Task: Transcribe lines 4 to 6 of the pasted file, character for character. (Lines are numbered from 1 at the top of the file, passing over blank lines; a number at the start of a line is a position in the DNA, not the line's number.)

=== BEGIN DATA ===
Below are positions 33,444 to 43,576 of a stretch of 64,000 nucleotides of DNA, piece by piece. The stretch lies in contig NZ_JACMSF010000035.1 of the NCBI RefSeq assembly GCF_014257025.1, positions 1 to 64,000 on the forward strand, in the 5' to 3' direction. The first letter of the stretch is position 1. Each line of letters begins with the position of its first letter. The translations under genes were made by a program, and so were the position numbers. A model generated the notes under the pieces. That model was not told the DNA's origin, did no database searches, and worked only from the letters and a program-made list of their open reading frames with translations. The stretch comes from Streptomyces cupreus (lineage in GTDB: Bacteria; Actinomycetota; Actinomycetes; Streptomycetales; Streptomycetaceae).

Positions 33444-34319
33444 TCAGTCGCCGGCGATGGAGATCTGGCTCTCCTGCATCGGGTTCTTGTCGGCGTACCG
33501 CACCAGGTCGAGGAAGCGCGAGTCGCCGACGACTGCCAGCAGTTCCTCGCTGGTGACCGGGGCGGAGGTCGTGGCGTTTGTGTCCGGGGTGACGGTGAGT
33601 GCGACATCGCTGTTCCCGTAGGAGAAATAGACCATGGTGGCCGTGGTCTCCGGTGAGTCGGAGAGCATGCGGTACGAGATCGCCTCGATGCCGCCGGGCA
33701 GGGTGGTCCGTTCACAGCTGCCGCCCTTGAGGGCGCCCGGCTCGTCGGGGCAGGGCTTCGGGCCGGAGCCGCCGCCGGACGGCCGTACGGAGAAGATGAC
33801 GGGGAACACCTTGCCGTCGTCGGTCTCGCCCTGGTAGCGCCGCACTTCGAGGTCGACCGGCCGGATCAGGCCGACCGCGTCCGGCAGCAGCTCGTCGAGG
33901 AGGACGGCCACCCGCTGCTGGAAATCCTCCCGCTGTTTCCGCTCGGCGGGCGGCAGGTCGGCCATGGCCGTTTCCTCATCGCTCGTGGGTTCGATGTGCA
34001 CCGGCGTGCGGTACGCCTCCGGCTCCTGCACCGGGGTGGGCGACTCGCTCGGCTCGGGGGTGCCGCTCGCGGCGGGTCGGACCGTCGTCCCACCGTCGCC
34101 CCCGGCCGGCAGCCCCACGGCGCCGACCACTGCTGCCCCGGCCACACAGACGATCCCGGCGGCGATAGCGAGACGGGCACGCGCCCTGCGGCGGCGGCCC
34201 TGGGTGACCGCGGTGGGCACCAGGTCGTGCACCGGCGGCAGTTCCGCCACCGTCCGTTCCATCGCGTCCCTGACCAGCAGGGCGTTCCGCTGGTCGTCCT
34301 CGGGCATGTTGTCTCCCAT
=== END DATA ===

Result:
33501 CACCAGGTCGAGGAAGCGCGAGTCGCCGACGACTGCCAGCAGTTCCTCGCTGGTGACCGGGGCGGAGGTCGTGGCGTTTGTGTCCGGGGTGACGGTGAGT
33601 GCGACATCGCTGTTCCCGTAGGAGAAATAGACCATGGTGGCCGTGGTCTCCGGTGAGTCGGAGAGCATGCGGTACGAGATCGCCTCGATGCCGCCGGGCA
33701 GGGTGGTCCGTTCACAGCTGCCGCCCTTGAGGGCGCCCGGCTCGTCGGGGCAGGGCTTCGGGCCGGAGCCGCCGCCGGACGGCCGTACGGAGAAGATGAC